Nordic Ski Resources
The Chalet @ GPRA
10690 North Mountain Trail Dr, Palmer, AK
The Chalet at GPRA is a Mat-Su Borough-owned facility that is managed by an independent contractor. It is located at 10690 North Mountain Trails Drive, Palmer, Alaska. Live-feed security cameras monitor the exterior of the building and whoever is passing by at all times.
The Chalet accommodates 151 people for events. It has a large meeting room with expansive windows, a commercial kitchen, bathrooms, and a small office space. The chalet is handicapped accessible. It can be rented for weddings and other events.
The Chalet’s toilets and drinking fountains are not available to the general public in the summertime; they may be available in the winter during limited afternoon hours.
The independent contractor manages the Chalet – all inquiries about use and availability of the Chalet must go to them. ‘
Tips for New and Old Skiers
What to Wear
- Dress in layers
- Expect to adjust your clothing and remove and replace layers as conditions and your heat output change.
- Gloves and mittens
Claw gloves are great (3 fingers), finger gloves for warmer weather and better pole grip, mittens for really cold temps with thin finger glove liners if needed
- Warm hat
- Eye Protection
Sunglasses if it is bright sun on white snow, clear lens at night
- Ear protection
Sometimes a hat is too much, but ones ears still need protection from the cold. Light ski earmuffs or a headband that covers all of your ears can be handy.
- Synthetic socks
If your ski boots pinch your feet your feet will be cold. You want a fit that is snug, but not squeezing.
- Long underwear (inner layer for legs and torso)
Silk or synthetic top & bottoms. Usually a thin, lightweight layer will do. On colder days, go with a heavier layer. On warm days you may not need an inner layer on your legs. Remember, you are going to make a lot of body heat, and adjusting your clothing by removing your underwear is awkward and time-consuming. Some synthetic fabrics are good at absorbing moisture away from your skin so you don’t get chilled when you sweat.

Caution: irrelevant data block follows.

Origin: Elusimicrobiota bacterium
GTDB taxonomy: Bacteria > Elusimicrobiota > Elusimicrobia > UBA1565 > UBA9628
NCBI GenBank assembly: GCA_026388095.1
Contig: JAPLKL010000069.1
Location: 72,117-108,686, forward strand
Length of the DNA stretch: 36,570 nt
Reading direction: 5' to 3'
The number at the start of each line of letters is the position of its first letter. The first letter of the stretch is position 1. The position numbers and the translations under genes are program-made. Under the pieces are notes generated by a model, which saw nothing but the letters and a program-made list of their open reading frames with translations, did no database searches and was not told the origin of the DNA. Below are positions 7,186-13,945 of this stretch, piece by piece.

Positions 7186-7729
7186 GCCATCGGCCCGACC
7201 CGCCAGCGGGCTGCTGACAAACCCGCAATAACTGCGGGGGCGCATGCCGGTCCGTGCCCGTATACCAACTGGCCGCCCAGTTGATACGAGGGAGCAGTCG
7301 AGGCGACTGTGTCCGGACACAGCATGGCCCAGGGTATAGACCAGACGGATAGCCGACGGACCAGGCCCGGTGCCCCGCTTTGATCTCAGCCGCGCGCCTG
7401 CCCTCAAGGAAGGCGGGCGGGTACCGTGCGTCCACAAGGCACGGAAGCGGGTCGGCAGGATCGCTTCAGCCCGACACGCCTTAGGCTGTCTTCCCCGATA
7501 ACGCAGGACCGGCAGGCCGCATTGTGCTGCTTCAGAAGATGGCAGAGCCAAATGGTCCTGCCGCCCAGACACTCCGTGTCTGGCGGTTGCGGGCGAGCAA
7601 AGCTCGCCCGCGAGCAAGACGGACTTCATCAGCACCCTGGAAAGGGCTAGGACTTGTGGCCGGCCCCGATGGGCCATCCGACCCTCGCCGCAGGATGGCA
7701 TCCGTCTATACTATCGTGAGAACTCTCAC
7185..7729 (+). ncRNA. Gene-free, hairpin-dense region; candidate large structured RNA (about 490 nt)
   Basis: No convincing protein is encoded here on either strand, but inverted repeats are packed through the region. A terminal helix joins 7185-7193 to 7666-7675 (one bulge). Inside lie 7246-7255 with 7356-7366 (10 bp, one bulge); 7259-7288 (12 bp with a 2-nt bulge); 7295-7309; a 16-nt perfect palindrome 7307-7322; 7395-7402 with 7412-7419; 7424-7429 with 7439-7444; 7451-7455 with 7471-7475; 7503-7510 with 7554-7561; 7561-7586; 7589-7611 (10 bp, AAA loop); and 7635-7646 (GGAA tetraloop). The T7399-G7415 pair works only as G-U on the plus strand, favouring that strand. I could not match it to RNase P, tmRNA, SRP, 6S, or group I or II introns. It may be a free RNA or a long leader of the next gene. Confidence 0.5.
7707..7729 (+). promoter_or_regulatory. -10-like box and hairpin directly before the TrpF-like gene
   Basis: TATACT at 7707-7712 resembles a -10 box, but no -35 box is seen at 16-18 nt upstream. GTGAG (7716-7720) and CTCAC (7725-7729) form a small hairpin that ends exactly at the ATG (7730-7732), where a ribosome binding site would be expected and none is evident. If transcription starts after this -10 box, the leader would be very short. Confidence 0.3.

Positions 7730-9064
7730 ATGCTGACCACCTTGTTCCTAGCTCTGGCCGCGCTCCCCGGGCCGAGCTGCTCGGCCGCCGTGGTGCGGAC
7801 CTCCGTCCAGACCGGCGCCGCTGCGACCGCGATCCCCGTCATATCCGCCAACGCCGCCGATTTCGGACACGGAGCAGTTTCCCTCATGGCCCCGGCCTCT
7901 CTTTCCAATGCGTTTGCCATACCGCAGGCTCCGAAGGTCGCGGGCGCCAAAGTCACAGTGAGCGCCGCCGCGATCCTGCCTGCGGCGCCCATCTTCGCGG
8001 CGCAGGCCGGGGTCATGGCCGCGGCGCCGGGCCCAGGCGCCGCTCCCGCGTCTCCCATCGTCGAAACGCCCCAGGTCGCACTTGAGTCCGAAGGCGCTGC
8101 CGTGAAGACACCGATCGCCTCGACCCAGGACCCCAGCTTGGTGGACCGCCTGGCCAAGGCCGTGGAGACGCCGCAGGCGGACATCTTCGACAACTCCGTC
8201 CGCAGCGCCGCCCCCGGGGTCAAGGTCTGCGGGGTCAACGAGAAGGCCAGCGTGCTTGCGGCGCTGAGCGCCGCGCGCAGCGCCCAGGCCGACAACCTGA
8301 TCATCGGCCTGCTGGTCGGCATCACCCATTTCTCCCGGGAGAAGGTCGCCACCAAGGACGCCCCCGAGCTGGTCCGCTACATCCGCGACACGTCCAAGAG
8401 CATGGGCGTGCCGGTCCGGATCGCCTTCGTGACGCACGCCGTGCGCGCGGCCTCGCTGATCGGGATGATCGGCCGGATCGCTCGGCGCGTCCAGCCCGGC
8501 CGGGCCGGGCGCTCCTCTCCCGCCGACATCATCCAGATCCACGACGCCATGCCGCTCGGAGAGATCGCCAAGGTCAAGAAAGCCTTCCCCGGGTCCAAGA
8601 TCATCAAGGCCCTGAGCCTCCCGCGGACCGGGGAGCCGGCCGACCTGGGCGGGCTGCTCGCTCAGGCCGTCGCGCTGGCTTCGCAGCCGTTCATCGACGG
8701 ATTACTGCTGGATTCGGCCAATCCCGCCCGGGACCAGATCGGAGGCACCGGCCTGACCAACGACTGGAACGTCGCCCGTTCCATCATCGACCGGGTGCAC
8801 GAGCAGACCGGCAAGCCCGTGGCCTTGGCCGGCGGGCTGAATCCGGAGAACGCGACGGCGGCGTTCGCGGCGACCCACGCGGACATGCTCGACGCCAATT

- Middle Layer for torso
A layer of a heavier polypropylene on the top half so you can peel it off if you get too warm. Preferably with a half zippered front so you can regulate your body heat.
Fairly windproof and water resistant. You’ll want them to be easy to move in and lightweight. Heavy insulated pants should be saved for the coldest days (on your personal scale).
Windproof, breathable or polypropylene (optional depending on temps). On warmer ski days just a middle layer and vest should do it.
Thin breathable jacket, preferably with a zippered front so you can regulate your body heat. A hood can be really sweet on cold days.
- Water bottle and holster/carrier
Keeping hydrated is a must in any weather!
- Neck Gator, buff, or balaclava
Crucial on cold days – thin, lightweight and protects your chin and neck
- Windproof briefs (boys)
An essential item for practice and races to block the cold air…need we say more?
- Wear wool, silk, or synthetic clothes
Say NO to COTTON – THE COLD KILLER.
Nordic Ski Links
Alaska Ski Club Links
Nordic Ski Association of Anchorage
Chugiak Eagle River Nordic Ski Club
Tsalteshi Trails Association (Soldotna)
Kachemak Nordic Ski Club (Homer)
Denali Nordic Ski Club (Talkeetna)
Alaska Skijor and Pulk Association
Log Cabin Ski Society (Skagway)
Western Interior Ski Association